I pulled my radiator fan because it was shaking like the devil, and I thought a blade had broke.  Turns out a mud wasp nest is not good for a spinning fan.  After knocking it off and cleaning the mud away the fan no longer shakes and was reinstalled with very little fuss.  I also adjusted the thermostat down a bit to make the fan cut on earlier than it used too.

Back to the thermostat bolt, and with a little judicious application of a vise grip the bolt came right out.  I went to Home Depot and got some new zinc plated grade 8 bolts with new split washers, then cleaned out all the gasket sealant from the bolt holes.  Installed the gasket with the smallest of beads of sealant and bolted everything back up.

I also got my A/F ratio meter installed, and at first I was just going to use it to adjust the carb and not mount it.  But reading the instructions of the meter it has a data logger!!! It also came with all the cables to hook the meter up to a laptop, along with a disc with the software for downloading data and updating the firmware.  The bung welded in really well, and it was a snap routing the wires.  I made a small sheet metal bracket to mount the gauge until I can print a nice one for it.

I really like having the gauge because it lets me see what is happening with the engine and it was much easier to get it dialed in well enough to be my daily driver again.  Tomorrow I think I'm going to go through all the adjustment and setup for the carb and get it exactly right once I've replaced all the vacuum hoses.

It's so satisfying to work on my Jeep, and I remember why I like it so much :)

Almost there :)

I've been working on the Bumblebee, but some things required me attention elsewhere.  One of those things was the awesome Halloween party that my buddy John Warner throws for his daughter each year.  He always has haunted woods, but this year we did something extra.  We scared them while they were watching the movie The Fog, we cut the power to the house, then five of us dressed in all black walked up to the windows and tried to get in the house.  Much screaming occurred, and a great time was had by all :)  I also went to the Halloween party at work, and it was so great watching all the kids dressed up playing together.  All in all a great Halloween.

I got back to working on the Jeep last weekend, and did the big job that I knew was going to be tough, replacing the bent springs.  It took me about 4 hours to remove the old one, and then another 2 hours to install it.  The one that wasn't bent took less than an hour to replace, and I finally got that all done.  I then took it for a quick spin around the court where my house is :)

I fixed a leaky wheel cylinder tonight after I got off work early, and tomorrow it's time to finish up the last tasks and get it on the road!  My brother will come by after he gets off work to help me bleed the brakes, then I should be ready to go!!!!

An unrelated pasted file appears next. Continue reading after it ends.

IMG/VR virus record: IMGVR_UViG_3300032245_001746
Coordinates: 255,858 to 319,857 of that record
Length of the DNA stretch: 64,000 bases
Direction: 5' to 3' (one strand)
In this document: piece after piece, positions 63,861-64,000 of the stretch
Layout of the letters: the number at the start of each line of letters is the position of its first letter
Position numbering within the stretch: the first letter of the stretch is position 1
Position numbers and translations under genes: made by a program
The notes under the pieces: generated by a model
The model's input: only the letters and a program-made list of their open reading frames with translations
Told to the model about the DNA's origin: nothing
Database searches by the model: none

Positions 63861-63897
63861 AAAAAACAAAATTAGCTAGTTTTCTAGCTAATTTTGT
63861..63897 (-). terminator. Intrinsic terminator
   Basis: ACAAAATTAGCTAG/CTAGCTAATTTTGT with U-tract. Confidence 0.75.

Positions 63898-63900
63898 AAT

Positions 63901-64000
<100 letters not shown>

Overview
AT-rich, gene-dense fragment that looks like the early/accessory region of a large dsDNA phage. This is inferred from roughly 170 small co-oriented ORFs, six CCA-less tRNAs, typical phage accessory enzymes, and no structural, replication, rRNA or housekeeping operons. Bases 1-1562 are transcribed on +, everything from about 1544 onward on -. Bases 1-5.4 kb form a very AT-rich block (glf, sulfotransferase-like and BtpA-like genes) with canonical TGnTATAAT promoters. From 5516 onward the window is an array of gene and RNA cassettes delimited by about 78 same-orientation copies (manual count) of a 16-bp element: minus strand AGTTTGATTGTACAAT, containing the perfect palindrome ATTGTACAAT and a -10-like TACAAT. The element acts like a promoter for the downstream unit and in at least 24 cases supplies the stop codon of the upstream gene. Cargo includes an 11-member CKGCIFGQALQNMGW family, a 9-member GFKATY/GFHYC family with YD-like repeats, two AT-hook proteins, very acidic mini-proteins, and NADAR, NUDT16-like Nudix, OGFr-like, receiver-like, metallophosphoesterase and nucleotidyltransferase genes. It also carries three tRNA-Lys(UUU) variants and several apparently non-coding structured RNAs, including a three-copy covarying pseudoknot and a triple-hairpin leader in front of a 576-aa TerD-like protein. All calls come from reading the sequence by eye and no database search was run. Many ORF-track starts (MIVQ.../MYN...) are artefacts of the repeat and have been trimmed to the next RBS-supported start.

Great progress on the Jeep

Well I made a lot of progress on the Jeep today.  I was able to clean up the mounting area for the new fender, and fitted and welded it in place.  I didn't realize how tweaked the whole body is, it's about 1" out of square but I'm not too worried about it for now.  The purpose right now is to get it back on the road and drivable until the spring when I'll have the new tub, and other upgrades to put in.  It will be warm enough to ride the motorcycle full time, and I'll have the garage to do the prep and paint work for the tub.

One minor issue, well maybe not so minor.  I finally have the engine adjusted and running well enough to start even this morning when it was cold out.  I was letting it idle this afternoon to get nice and warm and I noticed I need a new valve cover gasket which is not that big a deal, but also the return lines are leaking gas onto the ground which can be kind of bad.  I discovered it after I had everything shut off and I was welding the corner and all of a sudden I felt a wave of heat.  The entire underside was burning where the gas had evaporated, but enough had soaked into the concrete to keep a nice size flame going.  This is why I always have a fire extenguisher around when welding and cutting.  But by the time I threw the helmet down, turned around and pulled the pin on the extinguisher, the flames had already died down.

That did give me a nice little scare though.  Apparently in the wreck something got cut or sliced, as those lines run on the side that got hit.  So I'll need to drop the tank this week, and I also need to check the fuel sending unit as it's apparently either got a loose wire, or it got banged in the wreck as well.  So two birds with one stone.

I'm hoping to have it driving by next week, need to call the DMV this week and find out what documentation I need to get the title issued for it.  I definitely have all the pictures of the fixes, and I've kept all my receipts as well so hopefully that will be all I need.